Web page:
# What transfer function should I use to model a gradual permanent step positive intervention with increasing rate of growth?

Hello,

I want to ask what transfer function I should use to model a gradual permanent step intervention with increasing rate of growth. The relevant graph is presented at the attached image.

I want to model a step intervention that leads to an increase in the level of the series. I consider three cases, an abrupt (sudden) permanent step intervention, a gradual permanent positive intervention with decreasing rate of growth and a gradual permanent positive intervention with increasing rate of growth (see graph). In all the cases I create a binary dummy variable to model the intervention. 1) In the simple case of the abrupt (sudden) permanent step intervention I run the regression Yt = intercept + [omega] * Dummy. Example data are as follows:

… 20 20 33.5 33.5 33.5 33.5 33.5 33.5 33.5…

2) In the case of a gradual permanent step positive intervention with decreasing rate of growth I run the regression Yt = intercept + [omega/ (1-delta*B)] * Dummy. Example data are as follows:

… 20 25 28 30 32 33 33.5 33.5 33.5 …

3) In the case of a gradual permanent step positive intervention with increasing rate of growth what transfer function should I use to model it? Yt=intercept+[Transfer Function] * Dummy Example data are as follows:

… 20 20 20.25 21.5 23 25 29 33.5 33.5 …

Andreas

• Andreas, could you share some information about the purpose of this modeling? Absent that, you will only get generic answers that might or might not be appropriate for the question, which makes it difficult (if not impossible) for people to provide the great answers we look for here.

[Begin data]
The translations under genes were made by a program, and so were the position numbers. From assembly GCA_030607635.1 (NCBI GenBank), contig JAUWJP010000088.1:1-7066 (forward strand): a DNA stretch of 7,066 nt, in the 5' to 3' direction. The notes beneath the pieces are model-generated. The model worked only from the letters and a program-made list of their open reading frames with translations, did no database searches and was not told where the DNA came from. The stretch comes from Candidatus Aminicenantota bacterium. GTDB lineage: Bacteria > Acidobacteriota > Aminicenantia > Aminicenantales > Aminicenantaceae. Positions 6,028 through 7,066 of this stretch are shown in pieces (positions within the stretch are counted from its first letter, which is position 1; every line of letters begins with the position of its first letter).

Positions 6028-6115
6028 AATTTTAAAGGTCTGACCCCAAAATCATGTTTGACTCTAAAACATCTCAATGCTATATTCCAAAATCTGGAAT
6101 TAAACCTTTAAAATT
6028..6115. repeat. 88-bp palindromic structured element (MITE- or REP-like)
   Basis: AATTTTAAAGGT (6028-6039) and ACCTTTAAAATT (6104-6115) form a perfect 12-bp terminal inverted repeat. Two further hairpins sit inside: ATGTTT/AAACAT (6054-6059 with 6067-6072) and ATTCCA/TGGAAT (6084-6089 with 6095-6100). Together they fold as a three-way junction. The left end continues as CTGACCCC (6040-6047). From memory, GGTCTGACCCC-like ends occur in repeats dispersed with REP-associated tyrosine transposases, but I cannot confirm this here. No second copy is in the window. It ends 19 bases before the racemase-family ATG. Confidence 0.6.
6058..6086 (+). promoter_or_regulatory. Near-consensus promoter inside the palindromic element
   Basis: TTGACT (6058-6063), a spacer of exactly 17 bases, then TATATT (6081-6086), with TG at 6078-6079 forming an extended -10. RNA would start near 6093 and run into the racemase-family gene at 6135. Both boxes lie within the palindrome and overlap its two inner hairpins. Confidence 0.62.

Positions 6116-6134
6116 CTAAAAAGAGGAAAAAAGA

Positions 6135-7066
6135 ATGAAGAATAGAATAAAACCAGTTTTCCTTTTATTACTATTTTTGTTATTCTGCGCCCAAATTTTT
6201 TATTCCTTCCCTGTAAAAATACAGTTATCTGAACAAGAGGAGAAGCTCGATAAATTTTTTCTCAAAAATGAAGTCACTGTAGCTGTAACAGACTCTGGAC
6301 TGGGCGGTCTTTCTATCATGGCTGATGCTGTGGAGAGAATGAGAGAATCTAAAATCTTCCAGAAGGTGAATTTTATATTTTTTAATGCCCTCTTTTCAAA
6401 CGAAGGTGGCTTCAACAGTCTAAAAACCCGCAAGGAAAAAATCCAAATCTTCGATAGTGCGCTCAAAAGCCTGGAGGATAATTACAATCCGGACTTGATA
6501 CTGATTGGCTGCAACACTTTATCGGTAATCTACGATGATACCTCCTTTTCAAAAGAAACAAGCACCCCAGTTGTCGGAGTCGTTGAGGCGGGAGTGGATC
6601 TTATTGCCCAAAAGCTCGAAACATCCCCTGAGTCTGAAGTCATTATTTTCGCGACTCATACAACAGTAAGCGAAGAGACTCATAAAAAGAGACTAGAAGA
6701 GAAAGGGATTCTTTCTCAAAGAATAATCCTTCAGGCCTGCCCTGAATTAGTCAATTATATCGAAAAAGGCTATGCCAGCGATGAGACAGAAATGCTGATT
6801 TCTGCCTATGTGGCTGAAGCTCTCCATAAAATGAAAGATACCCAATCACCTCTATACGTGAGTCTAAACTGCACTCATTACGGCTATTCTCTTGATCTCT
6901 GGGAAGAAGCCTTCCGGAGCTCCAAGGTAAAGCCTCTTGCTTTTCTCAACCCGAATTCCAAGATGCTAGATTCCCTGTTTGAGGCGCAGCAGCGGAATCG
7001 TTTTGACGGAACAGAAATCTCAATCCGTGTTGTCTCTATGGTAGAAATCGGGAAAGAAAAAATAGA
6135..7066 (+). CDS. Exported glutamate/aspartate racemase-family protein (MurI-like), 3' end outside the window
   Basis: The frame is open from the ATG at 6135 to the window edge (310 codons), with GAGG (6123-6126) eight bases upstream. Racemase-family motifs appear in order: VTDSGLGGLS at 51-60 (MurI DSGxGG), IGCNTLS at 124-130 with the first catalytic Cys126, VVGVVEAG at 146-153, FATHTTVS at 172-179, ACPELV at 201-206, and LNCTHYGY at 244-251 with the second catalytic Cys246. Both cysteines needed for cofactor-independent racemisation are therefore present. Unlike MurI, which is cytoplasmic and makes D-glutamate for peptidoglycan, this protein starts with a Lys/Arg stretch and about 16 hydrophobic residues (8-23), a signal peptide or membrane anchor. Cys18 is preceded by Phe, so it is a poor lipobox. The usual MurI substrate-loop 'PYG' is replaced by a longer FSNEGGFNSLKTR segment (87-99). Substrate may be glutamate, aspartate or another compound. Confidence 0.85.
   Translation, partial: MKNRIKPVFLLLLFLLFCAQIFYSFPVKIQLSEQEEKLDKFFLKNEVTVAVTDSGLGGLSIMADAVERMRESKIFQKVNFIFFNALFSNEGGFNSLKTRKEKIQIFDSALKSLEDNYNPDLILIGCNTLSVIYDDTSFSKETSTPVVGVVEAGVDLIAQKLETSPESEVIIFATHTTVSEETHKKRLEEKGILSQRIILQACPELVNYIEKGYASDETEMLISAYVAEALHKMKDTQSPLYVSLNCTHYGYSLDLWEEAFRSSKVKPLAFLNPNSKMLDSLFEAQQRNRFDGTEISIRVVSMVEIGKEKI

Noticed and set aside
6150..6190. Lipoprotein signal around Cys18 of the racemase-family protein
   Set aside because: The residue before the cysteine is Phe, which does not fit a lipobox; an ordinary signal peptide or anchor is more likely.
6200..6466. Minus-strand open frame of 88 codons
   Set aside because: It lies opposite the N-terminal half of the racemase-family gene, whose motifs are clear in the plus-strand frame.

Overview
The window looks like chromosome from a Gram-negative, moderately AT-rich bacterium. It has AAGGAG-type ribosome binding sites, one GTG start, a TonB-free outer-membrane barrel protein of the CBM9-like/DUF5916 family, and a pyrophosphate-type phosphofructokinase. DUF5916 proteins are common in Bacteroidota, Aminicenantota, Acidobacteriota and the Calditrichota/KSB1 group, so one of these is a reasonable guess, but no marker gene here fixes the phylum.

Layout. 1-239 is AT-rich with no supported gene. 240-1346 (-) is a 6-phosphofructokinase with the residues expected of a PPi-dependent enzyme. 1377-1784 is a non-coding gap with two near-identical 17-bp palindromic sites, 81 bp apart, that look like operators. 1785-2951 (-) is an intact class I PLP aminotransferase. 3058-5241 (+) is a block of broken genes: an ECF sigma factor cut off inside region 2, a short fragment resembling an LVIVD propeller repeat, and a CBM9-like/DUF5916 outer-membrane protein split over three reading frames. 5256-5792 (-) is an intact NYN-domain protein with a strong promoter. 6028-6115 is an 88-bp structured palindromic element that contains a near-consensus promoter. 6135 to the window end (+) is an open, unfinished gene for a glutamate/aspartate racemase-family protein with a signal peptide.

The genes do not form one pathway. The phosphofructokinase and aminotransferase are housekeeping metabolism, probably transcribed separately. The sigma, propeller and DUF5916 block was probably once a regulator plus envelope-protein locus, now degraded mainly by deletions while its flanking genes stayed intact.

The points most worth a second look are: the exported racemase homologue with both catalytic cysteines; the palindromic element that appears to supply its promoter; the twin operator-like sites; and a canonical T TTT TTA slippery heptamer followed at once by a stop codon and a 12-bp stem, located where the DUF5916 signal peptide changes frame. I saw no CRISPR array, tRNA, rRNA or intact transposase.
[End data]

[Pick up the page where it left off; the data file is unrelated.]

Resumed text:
– whuber
Dec 9 '11 at 14:20
• It is not clear to me what this graph is showing. Is it the desired impulse or step response of the system for which you'd like a transfer function? Or, something else? It seems clear that if the graph is intended to be either an impulse or step response, then no rational transfer function should exist. Indeed, I could be mistaken, but I do not see how a linear system could produce such a response function at all. (But, I will give it some more thought. Please update your question in the meantime.) Dec 10 '11 at 3:26

I have edited this and tried to meet some of Cardinal's sage and continually positive and mature advice regarding postings/answers.

The question is how to efficiently convert/characterize an observed series in terms of a Transfer Function/ARMAX Model.There are four possible ways to include a deterministic/dummy 0/1 variable and the OP wishes to create a map between data and a possible representation. The 4 ways are Pulses, Level Shifts , Seasonal Pulses and Local Time Trends. A step/level (St) 0 before intervention and 1 after intervention) and a pulse Pt (1 at intervention and 0 elsewhere) interventions, the model then can be expressed as

Yt=β1St+β2Pt+ηt where nt is an ARIMA process

Also because there may different responses to the interventions, say graduate change in